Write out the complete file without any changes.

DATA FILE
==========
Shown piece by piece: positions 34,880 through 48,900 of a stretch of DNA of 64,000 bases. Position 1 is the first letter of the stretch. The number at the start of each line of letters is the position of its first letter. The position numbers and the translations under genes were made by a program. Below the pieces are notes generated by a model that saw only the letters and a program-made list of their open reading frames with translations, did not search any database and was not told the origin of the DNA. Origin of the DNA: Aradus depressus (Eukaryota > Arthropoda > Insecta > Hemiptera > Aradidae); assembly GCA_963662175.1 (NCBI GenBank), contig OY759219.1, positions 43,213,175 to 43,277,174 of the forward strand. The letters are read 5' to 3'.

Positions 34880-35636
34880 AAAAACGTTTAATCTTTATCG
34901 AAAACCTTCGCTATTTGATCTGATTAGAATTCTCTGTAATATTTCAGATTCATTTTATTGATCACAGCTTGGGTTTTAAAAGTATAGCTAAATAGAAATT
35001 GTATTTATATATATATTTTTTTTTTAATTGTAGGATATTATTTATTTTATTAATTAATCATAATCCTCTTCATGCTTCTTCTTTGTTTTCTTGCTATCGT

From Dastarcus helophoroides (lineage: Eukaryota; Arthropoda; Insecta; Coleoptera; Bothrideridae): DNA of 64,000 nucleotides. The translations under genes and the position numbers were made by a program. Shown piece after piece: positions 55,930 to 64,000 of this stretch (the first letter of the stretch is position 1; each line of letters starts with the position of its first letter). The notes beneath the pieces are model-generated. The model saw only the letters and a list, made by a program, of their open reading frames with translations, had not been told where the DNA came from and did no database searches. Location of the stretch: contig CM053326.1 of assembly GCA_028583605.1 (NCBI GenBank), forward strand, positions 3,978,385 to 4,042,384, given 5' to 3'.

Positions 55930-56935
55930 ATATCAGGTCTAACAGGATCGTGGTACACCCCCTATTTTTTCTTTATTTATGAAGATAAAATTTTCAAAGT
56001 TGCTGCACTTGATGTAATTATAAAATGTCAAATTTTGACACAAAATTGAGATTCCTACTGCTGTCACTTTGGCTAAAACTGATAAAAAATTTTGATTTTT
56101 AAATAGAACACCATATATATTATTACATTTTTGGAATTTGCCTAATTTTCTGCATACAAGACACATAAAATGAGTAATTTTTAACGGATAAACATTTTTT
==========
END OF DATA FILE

Shown piece by piece: positions 34,880 through 48,900 of a stretch of DNA of 64,000 bases. Position 1 is the first letter of the stretch. The number at the start of each line of letters is the position of its first letter. The position numbers and the translations under genes were made by a program. Below the pieces are notes generated by a model that saw only the letters and a program-made list of their open reading frames with translations, did not search any database and was not told the origin of the DNA. Origin of the DNA: Aradus depressus (Eukaryota > Arthropoda > Insecta > Hemiptera > Aradidae); assembly GCA_963662175.1 (NCBI GenBank), contig OY759219.1, positions 43,213,175 to 43,277,174 of the forward strand. The letters are read 5' to 3'.

Positions 34880-35636
34880 AAAAACGTTTAATCTTTATCG
34901 AAAACCTTCGCTATTTGATCTGATTAGAATTCTCTGTAATATTTCAGATTCATTTTATTGATCACAGCTTGGGTTTTAAAAGTATAGCTAAATAGAAATT
35001 GTATTTATATATATATTTTTTTTTTAATTGTAGGATATTATTTATTTTATTAATTAATCATAATCCTCTTCATGCTTCTTCTTTGTTTTCTTGCTATCGT

From Dastarcus helophoroides (lineage: Eukaryota; Arthropoda; Insecta; Coleoptera; Bothrideridae): DNA of 64,000 nucleotides. The translations under genes and the position numbers were made by a program. Shown piece after piece: positions 55,930 to 64,000 of this stretch (the first letter of the stretch is position 1; each line of letters starts with the position of its first letter). The notes beneath the pieces are model-generated. The model saw only the letters and a list, made by a program, of their open reading frames with translations, had not been told where the DNA came from and did no database searches. Location of the stretch: contig CM053326.1 of assembly GCA_028583605.1 (NCBI GenBank), forward strand, positions 3,978,385 to 4,042,384, given 5' to 3'.

Positions 55930-56935
55930 ATATCAGGTCTAACAGGATCGTGGTACACCCCCTATTTTTTCTTTATTTATGAAGATAAAATTTTCAAAGT
56001 TGCTGCACTTGATGTAATTATAAAATGTCAAATTTTGACACAAAATTGAGATTCCTACTGCTGTCACTTTGGCTAAAACTGATAAAAAATTTTGATTTTT
56101 AAATAGAACACCATATATATTATTACATTTTTGGAATTTGCCTAATTTTCTGCATACAAGACACATAAAATGAGTAATTTTTAACGGATAAACATTTTTT